10/24/2003 12:00AM

Juvenile: With Asmussen, it's in the blood

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ARCADIA, Calif. - The last time the Breeders' Cup was held in Southern California, jockey Cash Asmussen made his Cup debut a memorable one, guiding Spinning World to victory in the $1 million Mile in 1997 at Hollywood Park.

Saturday, when the Breeders' Cup returns to Southern California, Cash's brother Steve gets three chances to make a first impression in the Cup when he sends out a trio of contenders in the event's 20th renewal at Santa Anita.

Asmussen, 37, will have the Juvenile favorite in Cuvee and live longshots in the Distaff (Lady Tak) and Sprint (Posse). Asmussen is already enjoying a sensational season with 355 victories through Oct. 20, including 40 stakes. His stable has earned $9.66 million, third behind only Bobby Frankel and Todd Pletcher. But, Saturday could be the biggest day of his 17-year training career.

"It's been an extremely rewarding year, but the most important part and what would be the pinnacle of it is we have two horses that have enough talent to be champions," Asmussen said. "And I shouldn't eliminate Posse, because the Sprint division is wide open to the say the least, and I think he's definitely been overlooked in the race. If Lady Tak wins the Distaff she's going to be 3-year-old champion. If Cuvee wins his race, he's going to be 2-year-old champion. That's the direction we thought the stable was heading in.''

Since 2000, Asmussen has won more races than any trainer other than Scott Lake. In 2002, Asmussen's 407 victories led all trainers and made him just the third trainer in history to reach the 400-win plateau in a single year, joining Lake and Jack Van Berg. Asmussen is the only trainer to have finished in the top four in wins and earnings each of the last three years and is on his way to doing it again this year.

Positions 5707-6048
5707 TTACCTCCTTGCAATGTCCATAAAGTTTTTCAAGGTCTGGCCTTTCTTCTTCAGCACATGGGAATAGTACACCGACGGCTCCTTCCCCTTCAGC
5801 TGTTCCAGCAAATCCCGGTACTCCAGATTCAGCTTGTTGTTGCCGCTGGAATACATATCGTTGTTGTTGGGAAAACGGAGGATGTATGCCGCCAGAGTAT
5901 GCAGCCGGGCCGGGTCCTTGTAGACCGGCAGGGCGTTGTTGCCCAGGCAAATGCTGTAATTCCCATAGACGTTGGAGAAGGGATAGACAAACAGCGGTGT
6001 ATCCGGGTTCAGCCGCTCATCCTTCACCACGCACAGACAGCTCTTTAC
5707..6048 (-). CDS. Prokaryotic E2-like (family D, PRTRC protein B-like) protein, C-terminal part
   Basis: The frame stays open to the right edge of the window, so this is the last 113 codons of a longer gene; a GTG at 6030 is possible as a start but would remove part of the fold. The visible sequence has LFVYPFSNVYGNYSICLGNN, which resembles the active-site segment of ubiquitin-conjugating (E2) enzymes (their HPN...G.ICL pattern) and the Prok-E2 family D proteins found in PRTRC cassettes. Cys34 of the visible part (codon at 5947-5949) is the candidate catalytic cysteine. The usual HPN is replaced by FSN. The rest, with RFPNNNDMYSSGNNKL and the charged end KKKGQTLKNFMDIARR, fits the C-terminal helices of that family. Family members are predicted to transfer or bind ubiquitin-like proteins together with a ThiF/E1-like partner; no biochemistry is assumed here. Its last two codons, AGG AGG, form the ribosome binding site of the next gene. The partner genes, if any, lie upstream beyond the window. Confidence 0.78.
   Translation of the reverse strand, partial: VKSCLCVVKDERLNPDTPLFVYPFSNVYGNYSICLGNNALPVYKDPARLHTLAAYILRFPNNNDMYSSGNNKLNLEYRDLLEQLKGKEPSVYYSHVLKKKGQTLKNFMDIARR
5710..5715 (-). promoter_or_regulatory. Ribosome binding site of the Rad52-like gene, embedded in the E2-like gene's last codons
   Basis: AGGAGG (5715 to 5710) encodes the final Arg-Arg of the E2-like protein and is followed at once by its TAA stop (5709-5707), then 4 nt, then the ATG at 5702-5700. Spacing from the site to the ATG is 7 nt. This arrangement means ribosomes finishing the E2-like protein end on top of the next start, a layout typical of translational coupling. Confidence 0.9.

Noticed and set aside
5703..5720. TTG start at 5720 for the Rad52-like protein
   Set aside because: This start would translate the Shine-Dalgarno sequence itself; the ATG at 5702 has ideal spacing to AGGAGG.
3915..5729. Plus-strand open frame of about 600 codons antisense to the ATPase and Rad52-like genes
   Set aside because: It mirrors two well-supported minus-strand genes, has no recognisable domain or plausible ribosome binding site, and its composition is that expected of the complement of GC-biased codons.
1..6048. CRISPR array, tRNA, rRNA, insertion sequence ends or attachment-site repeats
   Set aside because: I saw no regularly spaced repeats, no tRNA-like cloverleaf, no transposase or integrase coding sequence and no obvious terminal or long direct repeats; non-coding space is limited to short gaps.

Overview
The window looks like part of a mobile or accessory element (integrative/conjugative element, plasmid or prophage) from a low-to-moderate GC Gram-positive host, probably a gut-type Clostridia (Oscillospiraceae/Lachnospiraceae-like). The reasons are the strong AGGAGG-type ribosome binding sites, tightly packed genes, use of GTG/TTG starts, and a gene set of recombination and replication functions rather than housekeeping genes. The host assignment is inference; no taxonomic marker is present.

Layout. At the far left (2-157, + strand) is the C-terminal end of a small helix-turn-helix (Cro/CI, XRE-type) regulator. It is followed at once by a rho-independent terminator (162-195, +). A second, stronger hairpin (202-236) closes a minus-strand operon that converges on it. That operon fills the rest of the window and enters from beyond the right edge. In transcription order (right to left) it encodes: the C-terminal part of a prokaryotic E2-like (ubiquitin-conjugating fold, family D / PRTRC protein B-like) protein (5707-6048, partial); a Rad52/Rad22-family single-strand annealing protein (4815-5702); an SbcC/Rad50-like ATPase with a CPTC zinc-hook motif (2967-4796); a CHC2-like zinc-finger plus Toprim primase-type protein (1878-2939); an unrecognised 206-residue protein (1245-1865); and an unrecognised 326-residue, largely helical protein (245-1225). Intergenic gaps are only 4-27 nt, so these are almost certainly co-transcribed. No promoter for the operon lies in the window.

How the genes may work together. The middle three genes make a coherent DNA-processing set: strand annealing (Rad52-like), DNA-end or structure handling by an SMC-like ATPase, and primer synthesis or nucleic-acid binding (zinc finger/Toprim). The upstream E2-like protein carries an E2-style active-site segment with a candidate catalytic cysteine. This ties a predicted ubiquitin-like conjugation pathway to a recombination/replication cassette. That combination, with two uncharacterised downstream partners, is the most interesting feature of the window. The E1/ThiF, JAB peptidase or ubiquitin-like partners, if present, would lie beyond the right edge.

Asmussen's success comes from a work ethic instilled in him from his racing family that includes his father, Keith, a former trainer; his brother Cash, a former champion European rider; and his mother, Marilyn, also a trainer.

"It takes work, staying up longer than the next guy, and that's not a problem for him,'' Cash Asmussen said. "He has a lot of strengths and one of them is he likes to win, and no matter what amount of time and effort needs to be put in he'll put in." Asmussen has built one of the biggest stables in the country, with as many as 150 horses in training spread out around Kentucky, Chicago, Texas, and until a week ago, New York. Asmussen had a terrific season in New York, winning five graded stakes, including the Grade 1 Test with Lady Tak and the Grade 1 Futurity with Cuvee. Next month, he will send horses to Louisiana.

The entire family plays a role in Asmussen's success, as his father, brother, and mother all help prepare the horses at the family's El Primero Training Center in Laredo, Texas.

"It is ironic that we started in the south Texas bush tracks hauling horse after horse to every small race meeting racing every Saturday and Sunday, me and Steve getting them ready and my mom leading them over to the racetrack and my dad riding them,'' Cash Asmussen said. "Here we are 30 years later after everybody's done their deal - I left and went to Europe, Steve went to riding for a while. It's great to be back not only as a family unit, but as business unit as well.''

Thus far, Cuvee has shown the potential to be the best horse Asmussen has developed. A brilliant maiden win at Churchill Downs the day before the Kentucky Derby was followed by a dominant 8 1/4-length score in the Kentucky Breeders' Cup 24 days later. Cuvee had a brutal trip when he finished third in the Bashford Manor but rebounded with authoritative victories in the Saratoga Special and Belmont Futurity.

Cash Asmussen recalled the day Cuvee had his first breeze on the farm. Cash and an assistant had prepared five horses to send from the gate.

"This big chestnut with a white face opened up five lengths in 150 yards with his ears pricked and galloped out 15 lengths in front," Cash said. "I turned to my assistant and said we better hope that's a running machine, because if he's not we need to turn ours out and send the money back to the owners now."

While this will be Steve Asmussen's first appearance in the Breeders' Cup, it is unlikely to be his last. According to Cash Asmussen, he and his father have 250 yearlings. Next year, when they are 2-year-olds, the ones who aren't sold will go to Steve.

"I think it's an operation that we're trying to make better every day," Cash said.

For Steve Asmussen and family, Saturday could be the best day yet.